The first thing I remember thinking this morning is, There’s so many possibilities for a girl like me on her day off! I can walk to the café, read comic books and play games, catch up on podcasts and just relax.

I got hung up on part of the ideal day I had envisioned: very few of my family and friends think or speak of me the way I so naturally thought of myself—as a girl. I realized I’m not taking the day off, I’m pouring my heart and soul into a message for everyone who loves me, so that every day off can be better.

I lived last year (as I was assigned to) with seven masculine male roommates in a two-floor college dorm suite. My experiences there crystallized my understandings of myself in ways I can no longer keep private. I came to school expecting movie and game nights, a close support network, empathy and compassion with the new friends I’d be sharing my home with. What I found of those within my own apartment was shallow, but I found them in spades (hearts?) across the hall, where I longed to live with my real new friends in an all-girl suite.

They bought the biggest stuffed bear for their common room where groups of 5 or 6 people could squish together and watch Spirited Away, Clue: The Movie, A Town Called Panic! and Bromance (a Taiwanese drama following a woman disguised as a man for the first 25 years of her life, falling in “gay” love with a straight guy). I felt comfortable telling them before anyone else that I was queer and not cisgender. They encouraged me to shock our friends by wearing dresses to class (my first experience doing so in a semi-public space) and never once imposed masculine norms on me. They gave me an equal voice in conversations about femininity, and were always there for the supportive, passionate moments I needed.

(Paddington the Bear lives with me and my parents while the gal pals are home for the summer, and one of them is at the Missionary Training Center.)

At times on campus I would see my reflection, and it wasn’t dressed how I was. The other me usually wore a beautiful blue dress. This is not a metaphor. I saw that. Sometimes at work I find myself speaking in some adorable new voice using words and mannerisms my younger self never would have. I never felt confident in my masculine attractiveness, but when I see my muscled shoulders in a tank-top, I feel like Wonder Woman with a Y chromosome. (Speaking of which, the way Cliff Chiang draws her long, perfect hair gives me the warmest possible feeling of cuteness.) These things about me may have played out in the way my only positive romantic experiences were with bisexual women and nonbinary people. Does all of it make me a transgender woman? Maybe. Maybe it makes me gender fluid, genderqueer, or something else. I haven’t figured that out. The label is not my top priority.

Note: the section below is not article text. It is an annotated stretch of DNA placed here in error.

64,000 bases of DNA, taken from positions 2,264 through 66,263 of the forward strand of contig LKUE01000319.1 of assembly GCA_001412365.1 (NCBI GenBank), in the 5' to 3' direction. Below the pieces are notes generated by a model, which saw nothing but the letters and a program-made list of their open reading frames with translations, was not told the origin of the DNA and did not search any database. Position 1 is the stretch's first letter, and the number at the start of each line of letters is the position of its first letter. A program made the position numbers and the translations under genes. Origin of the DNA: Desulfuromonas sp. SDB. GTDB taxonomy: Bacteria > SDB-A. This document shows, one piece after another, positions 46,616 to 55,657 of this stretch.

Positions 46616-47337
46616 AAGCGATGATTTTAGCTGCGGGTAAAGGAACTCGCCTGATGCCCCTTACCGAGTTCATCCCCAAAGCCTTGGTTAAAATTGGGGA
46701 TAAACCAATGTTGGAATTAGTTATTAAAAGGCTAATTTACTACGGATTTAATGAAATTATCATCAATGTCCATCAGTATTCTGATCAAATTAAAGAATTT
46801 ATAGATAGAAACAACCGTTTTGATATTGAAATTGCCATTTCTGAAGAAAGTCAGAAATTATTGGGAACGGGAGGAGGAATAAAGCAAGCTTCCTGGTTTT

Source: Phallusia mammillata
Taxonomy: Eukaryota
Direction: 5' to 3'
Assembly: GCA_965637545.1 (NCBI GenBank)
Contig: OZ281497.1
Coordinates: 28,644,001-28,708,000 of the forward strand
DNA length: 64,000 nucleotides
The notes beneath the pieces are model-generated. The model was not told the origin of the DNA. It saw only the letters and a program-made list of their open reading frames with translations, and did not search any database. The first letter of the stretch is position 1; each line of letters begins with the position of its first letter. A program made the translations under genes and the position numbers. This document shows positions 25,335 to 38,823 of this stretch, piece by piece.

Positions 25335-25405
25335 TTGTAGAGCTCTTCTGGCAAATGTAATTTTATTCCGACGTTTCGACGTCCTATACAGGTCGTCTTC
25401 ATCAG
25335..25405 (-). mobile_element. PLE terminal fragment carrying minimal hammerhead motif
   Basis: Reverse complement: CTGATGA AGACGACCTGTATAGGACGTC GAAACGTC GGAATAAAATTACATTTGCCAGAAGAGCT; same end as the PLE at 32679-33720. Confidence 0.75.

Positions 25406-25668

That said, here are the things I’m doing and some things you can do to help me:

  1. I’m changing my name to Nat Quayle Nelson because I want to carry on my mom’s maiden name, and I never liked the extra syllables of my first name. Please call me Nat, and help me correct others, if you can.
  2. Send me verbal support, not for coming out or transitioning or being brave. Read my writing, play my games, keep in touch, and if you like me or my work as a person, let me know!
  3. Eventually these “he” pronouns will need to go. I don’t have the strongest opposition to being called “he” if that’s what you’re used to, but it sounds more and more strange to me. Don’t beat yourself up if you keep doing it, but prepare yourself for my pronouns to change. If you’re ready to call me “she” or “they,” go for it, and I’ll play along. I don’t yet know which pronouns I prefer. Here is a handy guide on how to use “they” as a gender-neutral pronoun.
  4. Don’t call me a man. Avoid describing me in gendered terms unless we’re close and I tell you otherwise. Think of me as a person.
  5. I know this is hard for you, too. You may have known me my whole life, and it’s a lot to take in. I’ll do my best to share links and resources on how you can learn more. Go easy on yourself, because I expect you to make mistakes. I have a thick skin. But don’t burden me by telling me how hard this is for you. Talk about your own struggles with someone else. I don’t care who else you tell about me or share this post with. There may be words in this post that you’ve never heard before. Google them, do not ask me.
  6. If you can spare $1/month to help me buy new clothes, a purse, legally change my name, and keep doing my best creative work, please visit my Patreon page and make a pledge.
  7. I am still the Nat you know and/or love. I like horror movies, good books, Quentin Tarantino, and just about everything else. This moment may seem to you like a complete transformation in and of itself, but to me it is a single step on a journey that started forever ago.
  8. Do not react to this post with the :O emoji. I’ve done that in response to the wrong news before, and it doesn’t end well.
  9. More than anything, don’t expect the things I say today to remain perfect or permanent reflections of who I am. Leave me room to explore my complexity. That’s what I need the most right now.
  10. If you want to keep reading about my personal experiences and self-discovery, I’m making a daily story game that will go into the painful details. If you’re still hopelessly confused, join me.